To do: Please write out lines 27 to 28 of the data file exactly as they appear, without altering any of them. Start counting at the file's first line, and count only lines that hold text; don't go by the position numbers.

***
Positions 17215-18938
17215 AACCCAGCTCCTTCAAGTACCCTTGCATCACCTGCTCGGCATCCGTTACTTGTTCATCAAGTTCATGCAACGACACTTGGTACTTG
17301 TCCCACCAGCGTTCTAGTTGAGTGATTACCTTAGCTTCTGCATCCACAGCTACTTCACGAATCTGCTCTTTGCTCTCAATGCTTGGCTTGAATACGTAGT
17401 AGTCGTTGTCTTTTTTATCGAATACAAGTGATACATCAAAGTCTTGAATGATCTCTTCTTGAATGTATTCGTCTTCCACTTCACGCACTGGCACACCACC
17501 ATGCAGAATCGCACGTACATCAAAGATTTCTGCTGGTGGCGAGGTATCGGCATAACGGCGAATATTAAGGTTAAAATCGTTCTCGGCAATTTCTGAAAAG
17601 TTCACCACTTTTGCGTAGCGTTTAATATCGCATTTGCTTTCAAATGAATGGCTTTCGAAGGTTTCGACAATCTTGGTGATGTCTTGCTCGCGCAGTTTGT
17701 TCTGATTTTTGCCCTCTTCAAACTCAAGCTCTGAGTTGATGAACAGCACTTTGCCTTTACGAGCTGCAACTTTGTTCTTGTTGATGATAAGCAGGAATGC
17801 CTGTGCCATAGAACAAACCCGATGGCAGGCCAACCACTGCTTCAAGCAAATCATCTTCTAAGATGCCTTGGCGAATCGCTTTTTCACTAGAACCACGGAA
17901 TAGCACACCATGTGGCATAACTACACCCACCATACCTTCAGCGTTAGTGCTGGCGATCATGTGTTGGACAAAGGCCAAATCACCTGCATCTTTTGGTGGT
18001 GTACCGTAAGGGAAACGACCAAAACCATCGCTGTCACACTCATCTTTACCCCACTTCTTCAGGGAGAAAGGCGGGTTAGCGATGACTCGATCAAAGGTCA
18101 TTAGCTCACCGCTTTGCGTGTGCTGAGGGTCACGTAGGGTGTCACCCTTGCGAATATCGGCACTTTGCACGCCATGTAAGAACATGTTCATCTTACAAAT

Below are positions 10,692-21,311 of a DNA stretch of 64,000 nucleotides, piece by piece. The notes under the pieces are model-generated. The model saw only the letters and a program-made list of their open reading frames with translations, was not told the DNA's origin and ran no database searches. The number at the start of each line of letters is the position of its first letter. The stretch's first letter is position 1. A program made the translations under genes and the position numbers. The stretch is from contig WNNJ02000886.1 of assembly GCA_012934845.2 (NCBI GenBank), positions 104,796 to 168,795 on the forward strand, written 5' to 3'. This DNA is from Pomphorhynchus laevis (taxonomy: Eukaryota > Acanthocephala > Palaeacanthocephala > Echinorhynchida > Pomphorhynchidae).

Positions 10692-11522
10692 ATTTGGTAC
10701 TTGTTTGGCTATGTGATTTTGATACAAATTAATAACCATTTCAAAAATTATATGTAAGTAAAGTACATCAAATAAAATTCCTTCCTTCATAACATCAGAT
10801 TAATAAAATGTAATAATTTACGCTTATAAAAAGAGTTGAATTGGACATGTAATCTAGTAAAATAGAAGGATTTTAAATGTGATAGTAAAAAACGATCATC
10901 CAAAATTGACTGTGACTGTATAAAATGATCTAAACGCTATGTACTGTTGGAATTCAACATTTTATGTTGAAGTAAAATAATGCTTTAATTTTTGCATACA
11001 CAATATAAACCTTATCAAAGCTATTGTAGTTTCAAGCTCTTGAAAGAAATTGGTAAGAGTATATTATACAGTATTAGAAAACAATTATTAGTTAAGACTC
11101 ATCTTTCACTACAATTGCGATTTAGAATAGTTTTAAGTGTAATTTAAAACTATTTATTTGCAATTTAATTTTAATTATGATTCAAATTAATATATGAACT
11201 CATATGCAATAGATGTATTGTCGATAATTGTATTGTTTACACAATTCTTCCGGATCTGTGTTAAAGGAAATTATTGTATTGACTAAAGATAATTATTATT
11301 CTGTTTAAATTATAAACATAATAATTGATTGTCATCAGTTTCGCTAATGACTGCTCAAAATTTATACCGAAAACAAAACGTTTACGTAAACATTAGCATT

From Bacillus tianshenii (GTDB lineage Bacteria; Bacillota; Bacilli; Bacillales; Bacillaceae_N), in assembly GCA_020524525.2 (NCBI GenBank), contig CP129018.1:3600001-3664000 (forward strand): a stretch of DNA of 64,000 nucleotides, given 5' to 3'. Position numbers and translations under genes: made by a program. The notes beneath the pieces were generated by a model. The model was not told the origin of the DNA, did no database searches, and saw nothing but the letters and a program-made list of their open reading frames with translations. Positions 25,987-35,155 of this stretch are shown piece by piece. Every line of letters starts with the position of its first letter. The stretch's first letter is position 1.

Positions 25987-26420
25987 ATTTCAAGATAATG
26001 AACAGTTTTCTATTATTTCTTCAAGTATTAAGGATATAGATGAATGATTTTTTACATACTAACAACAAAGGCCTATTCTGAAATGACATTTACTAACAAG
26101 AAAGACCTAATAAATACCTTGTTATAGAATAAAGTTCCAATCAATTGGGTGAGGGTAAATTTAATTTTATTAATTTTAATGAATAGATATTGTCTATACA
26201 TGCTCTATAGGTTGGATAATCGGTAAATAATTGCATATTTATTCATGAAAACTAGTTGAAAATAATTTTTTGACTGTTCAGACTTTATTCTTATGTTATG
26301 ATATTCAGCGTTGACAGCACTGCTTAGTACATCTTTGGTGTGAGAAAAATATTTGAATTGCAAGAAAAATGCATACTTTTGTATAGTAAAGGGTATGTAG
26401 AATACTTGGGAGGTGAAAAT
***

26201 TGCTCTATAGGTTGGATAATCGGTAAATAATTGCATATTTATTCATGAAAACTAGTTGAAAATAATTTTTTGACTGTTCAGACTTTATTCTTATGTTATG
26301 ATATTCAGCGTTGACAGCACTGCTTAGTACATCTTTGGTGTGAGAAAAATATTTGAATTGCAAGAAAAATGCATACTTTTGTATAGTAAAGGGTATGTAG